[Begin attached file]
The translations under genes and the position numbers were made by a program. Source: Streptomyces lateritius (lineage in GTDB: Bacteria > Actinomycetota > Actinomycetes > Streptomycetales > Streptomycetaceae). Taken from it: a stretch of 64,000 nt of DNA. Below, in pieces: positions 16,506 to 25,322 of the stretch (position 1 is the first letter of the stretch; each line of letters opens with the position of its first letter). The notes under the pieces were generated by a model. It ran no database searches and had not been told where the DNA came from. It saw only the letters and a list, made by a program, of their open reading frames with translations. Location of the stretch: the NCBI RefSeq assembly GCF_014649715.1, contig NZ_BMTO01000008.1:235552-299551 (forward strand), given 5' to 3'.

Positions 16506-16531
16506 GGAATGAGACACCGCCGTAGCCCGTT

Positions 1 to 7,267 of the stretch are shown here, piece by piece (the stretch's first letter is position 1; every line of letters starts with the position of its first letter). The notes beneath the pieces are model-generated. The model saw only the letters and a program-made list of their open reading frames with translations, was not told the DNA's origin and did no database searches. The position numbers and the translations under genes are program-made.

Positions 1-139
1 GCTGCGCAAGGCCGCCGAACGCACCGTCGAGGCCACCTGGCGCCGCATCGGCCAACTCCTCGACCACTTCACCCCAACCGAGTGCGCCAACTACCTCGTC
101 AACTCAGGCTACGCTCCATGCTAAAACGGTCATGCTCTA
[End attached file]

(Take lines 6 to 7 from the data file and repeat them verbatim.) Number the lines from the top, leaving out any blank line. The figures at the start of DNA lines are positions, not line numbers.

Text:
1 GCTGCGCAAGGCCGCCGAACGCACCGTCGAGGCCACCTGGCGCCGCATCGGCCAACTCCTCGACCACTTCACCCCAACCGAGTGCGCCAACTACCTCGTC
101 AACTCAGGCTACGCTCCATGCTAAAACGGTCATGCTCTA